Scientists learn to predict protein-stabilizing ability of small molecules

October 07, 2005

GALVESTON, Texas -- Researchers at the University of Texas Medical Branch at Galveston (UTMB) have developed a new way to predict the ability of certain small molecules to protect proteins in the cells of a wide variety of organisms living in extreme environments. The technique, described in a paper published online Oct. 7 in the Proceedings of the Natural Academy of Sciences (PNAS), is a method of calculating the stabilizing effect on cellular proteins by small organic molecules called "osmolytes." It could have implications for the study of Alzheimer's disease, cystic fibrosis, kidney disease and stabilizing protein drugs.

Osmolytes, whose effects were first well described in 1982, work to preserve various forms of life under extraordinarily hostile conditions. They keep cells alive in human kidneys, for example, despite high concentrations of the protein-destroying chemical urea; they enable a species of frog found in the Arctic literally to be frozen solid and then thawed without harm; and they make it possible for the remarkable microscopic creatures known as "water bears" to survive complete drying, exposure to intense radiation, and temperatures ranging from a few degrees above absolute zero to that of superheated steam.

In the PNAS paper, Matthew Auton and D. Wayne Bolen describe their application of thermodynamic calculations to successfully predict the ability of a variety of osmolytes to protect proteins in cells under stress. Proteins function as molecular machines, performing tasks essential for cellular survival; extremes of heat and cold and changes in the chemical environment around the cell can cause the proteins to lose their proper shape and prevent them from functioning properly. Osmolytes, however, are able to force proteins to take on the correct shape and stay on the job.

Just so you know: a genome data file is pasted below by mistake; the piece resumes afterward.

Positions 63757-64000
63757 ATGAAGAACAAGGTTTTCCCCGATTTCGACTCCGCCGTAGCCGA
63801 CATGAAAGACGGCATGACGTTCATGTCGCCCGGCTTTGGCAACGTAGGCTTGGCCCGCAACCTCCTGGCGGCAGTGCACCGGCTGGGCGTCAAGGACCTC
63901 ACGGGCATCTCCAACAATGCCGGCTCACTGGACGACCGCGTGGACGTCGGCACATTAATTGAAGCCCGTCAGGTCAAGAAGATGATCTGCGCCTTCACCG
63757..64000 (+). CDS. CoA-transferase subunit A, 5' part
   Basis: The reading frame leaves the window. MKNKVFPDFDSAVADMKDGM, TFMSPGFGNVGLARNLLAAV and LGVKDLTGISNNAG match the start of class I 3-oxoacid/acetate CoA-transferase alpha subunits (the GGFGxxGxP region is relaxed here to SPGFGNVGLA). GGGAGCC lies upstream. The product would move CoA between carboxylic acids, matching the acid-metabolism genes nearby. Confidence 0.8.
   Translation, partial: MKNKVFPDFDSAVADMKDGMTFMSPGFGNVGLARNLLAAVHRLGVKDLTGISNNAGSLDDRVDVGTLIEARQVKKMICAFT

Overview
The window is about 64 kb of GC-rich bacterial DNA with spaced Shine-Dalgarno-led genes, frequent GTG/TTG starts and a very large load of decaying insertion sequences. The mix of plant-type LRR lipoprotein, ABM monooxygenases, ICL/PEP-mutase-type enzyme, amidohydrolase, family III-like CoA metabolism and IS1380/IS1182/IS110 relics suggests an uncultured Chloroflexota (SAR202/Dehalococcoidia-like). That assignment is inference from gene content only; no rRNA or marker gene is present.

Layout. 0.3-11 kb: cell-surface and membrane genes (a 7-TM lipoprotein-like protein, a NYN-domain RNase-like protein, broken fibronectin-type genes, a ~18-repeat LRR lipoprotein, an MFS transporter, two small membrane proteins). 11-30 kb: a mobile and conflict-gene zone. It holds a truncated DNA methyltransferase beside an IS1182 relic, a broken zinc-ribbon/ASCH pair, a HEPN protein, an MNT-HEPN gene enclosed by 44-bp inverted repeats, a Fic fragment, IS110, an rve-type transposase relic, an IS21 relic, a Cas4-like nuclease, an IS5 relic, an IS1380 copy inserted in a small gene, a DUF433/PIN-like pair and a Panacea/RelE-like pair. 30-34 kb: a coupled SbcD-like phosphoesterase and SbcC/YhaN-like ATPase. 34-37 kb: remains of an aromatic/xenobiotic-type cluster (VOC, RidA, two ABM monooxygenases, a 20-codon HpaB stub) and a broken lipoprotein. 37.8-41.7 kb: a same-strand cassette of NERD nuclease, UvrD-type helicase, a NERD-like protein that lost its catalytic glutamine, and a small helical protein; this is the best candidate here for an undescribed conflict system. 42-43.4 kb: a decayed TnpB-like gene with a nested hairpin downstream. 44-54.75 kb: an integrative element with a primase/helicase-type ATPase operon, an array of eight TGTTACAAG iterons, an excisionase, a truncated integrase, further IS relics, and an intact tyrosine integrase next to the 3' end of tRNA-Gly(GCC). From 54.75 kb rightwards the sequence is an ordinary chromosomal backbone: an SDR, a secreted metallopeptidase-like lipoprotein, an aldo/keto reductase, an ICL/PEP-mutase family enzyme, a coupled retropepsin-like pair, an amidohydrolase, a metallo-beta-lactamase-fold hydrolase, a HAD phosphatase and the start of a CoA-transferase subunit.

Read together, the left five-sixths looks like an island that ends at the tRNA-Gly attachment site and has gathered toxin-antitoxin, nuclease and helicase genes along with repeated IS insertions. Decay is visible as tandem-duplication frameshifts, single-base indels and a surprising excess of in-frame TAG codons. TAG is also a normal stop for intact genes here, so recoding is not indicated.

"You can think of protein structure as origami, like strips of paper folded up into unique structures," said Bolen, senior author on the paper and a professor of human biological chemistry and genetics at UTMB. "Understanding how and why they fold or unfold -- they're not very stable, and there's this constant pressure on them to unfold -- is a major goal of biomedical science. What we've done is shown that we can calculate how osmolytes will influence the stability of different proteins, and we've also determined how different parts of the proteins interact with the osmolytes, which can give us significant insights on the protein-folding process."

Protein folding and unfolding, Bolen said, are critical features of disorders like Alzheimer's disease, mad cow disease and cystic fibrosis. Osmolytes perform vital functions in many different locations in the human body, notably the kidneys and the brain. "Without osmolytes, the kidneys wouldn't function at all, and brain tissue wouldn't be able to be as resilient as it is," Bolen said. "Medicine has only really emphasized their role in the kidneys, but they also occur in a lot of other tissues, and this technique should be quite useful for medical researchers looking at osmolytes throughout the body."
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